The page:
Co-author: Dr. Meghan M. Gillen
We recently worked on a review article about body image and sexual well-being. Although body image has been a central focus of our research for a combined 35 years, we haven’t sat down to read everything we can find about links between body image and sex in recent years. However, as we worked on this paper – reading, writing, evaluating – we found ourselves thinking, “This makes so much sense! It is so obvious! Why don’t people talk about this more?”
So, here goes. We’re going to talk about it here. Because although we’re sure we’re not the only people that believe that body satisfaction is important, we also know that some consider body image concerns “superficial.” But, maybe everyone believes that a rewarding, positive sex life is worth striving for. So, how are they related?
Before jumping into the research, it’s worth noting that there are not a lot of studies that explore the links between body image and sexual well-being. (Sexual well-being is an umbrella term we’re using to encompass experiences, satisfaction, communication, and health-related behaviors.) Most of the research has examined how women feel about their bodies in relation to their sex lives. And, the little research that does exist presents a pretty clear picture.
First of all, although marriage is often thought to be the death knell of sexual frequency, research actually suggests that married folks have more frequent sex than their single peers. And, we’ve found one reason why this might be. Perhaps not surprisingly, research suggests that individuals in romantic relationships have less body image self-consciousness during sex and less difficulty achieving orgasm. After all, if you don’t feel like getting undressed…well, it’s hard to have sex with all of your clothes on. Although it’s hard to know which is the chicken (body satisfaction?) and which is the egg (sexual frequency?), it’s likely that a cyclical relationship exists between body image and sex. The more comfortable you feel about your body, the more likely you are to seek out sexual experiences, and the more likely you are to feel comfortable in your own skin (and out of your clothes).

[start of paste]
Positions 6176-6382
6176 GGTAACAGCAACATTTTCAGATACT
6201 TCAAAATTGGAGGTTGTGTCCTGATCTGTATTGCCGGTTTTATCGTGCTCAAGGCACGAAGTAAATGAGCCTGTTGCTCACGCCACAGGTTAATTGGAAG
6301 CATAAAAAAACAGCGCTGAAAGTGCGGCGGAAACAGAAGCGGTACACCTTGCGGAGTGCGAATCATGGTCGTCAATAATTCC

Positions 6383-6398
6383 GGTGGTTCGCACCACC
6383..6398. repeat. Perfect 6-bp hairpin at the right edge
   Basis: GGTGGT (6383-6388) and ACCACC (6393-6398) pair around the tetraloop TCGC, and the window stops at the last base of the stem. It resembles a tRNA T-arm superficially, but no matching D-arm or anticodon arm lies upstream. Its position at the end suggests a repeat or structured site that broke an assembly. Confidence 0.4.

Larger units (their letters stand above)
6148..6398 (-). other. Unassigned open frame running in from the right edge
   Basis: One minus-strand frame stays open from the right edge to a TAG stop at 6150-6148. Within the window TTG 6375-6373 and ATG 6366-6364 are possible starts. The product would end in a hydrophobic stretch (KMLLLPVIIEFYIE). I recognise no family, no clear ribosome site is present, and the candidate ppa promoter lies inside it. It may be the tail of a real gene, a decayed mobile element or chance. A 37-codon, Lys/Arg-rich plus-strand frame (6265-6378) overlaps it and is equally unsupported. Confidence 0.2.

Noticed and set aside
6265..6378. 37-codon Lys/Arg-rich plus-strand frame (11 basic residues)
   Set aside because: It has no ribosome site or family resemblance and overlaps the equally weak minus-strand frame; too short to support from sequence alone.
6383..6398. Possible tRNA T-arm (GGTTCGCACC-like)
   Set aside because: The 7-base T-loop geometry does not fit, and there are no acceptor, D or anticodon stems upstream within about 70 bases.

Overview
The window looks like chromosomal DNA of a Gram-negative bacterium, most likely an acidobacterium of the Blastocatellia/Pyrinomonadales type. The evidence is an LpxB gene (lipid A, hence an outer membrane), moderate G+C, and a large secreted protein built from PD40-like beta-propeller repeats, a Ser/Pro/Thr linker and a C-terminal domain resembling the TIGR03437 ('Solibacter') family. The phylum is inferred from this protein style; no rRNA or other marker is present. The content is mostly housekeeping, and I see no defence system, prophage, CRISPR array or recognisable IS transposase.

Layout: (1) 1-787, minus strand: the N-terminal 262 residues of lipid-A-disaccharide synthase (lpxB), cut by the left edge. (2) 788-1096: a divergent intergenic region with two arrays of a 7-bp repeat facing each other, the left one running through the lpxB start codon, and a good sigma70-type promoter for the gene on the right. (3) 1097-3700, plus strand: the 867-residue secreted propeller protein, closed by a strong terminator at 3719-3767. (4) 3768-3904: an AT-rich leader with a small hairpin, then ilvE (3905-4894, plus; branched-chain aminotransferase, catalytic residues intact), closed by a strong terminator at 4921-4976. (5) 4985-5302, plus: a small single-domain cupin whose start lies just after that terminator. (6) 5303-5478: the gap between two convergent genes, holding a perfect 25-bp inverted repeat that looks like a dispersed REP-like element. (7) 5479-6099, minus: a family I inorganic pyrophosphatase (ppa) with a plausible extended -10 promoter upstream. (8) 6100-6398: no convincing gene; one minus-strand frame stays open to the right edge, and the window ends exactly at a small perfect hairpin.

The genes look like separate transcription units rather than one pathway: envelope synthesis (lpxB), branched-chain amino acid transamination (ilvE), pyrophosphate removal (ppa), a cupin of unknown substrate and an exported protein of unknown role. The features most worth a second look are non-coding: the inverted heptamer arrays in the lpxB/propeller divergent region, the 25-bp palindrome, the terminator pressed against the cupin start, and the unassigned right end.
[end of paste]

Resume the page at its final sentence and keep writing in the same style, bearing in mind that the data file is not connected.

Women who are satisfied with their bodies also seem to be more willing to try new sexual experiences. This may include a willingness to have sex with the lights on or…. use your imagination! Further, women with relatively high body satisfaction are more willing to initiate sex and seem to have a higher sex drive.
On the flip side, women who are more dissatisfied with their bodies seem less comfortable communicating with their partners about sex. This may contribute to their dissatisfaction in the bedroom, but more troubling, it may also contribute to unsafe sexual behaviors. Because, inherently, safe sex requires communication – about contraception and even HIV status. Women with poor body image have even been found to be less willing to demand condom use from their partners.
A theme that runs through these findings is the importance of women’s sense of agency when it comes to their sex lives. When women feel satisfied with their physical selves, they seem to experience a greater sense of general self-worth that translates into a greater enjoyment of and engagement in physically intimate acts.
A fellow body image researcher, Thomas Cash, has referred to sex as “taking a social-evaluative risk.” Sex tends to involve baring all in the most literal sense. However, it should be noted that the majority of this research does not consider women’s actual physical appearances or weight status, but their perceptions of their bodies (i.e., their body image). These perceptions are influenced by the culture that women (and men) reside in and the value placed on women’s appearance, but they are malleable. Research increasingly presents possibilities for increasing body positivity. Improving women’s — and most likely men’s — body image has consequences for not only their sense of self, but their sexual well-being.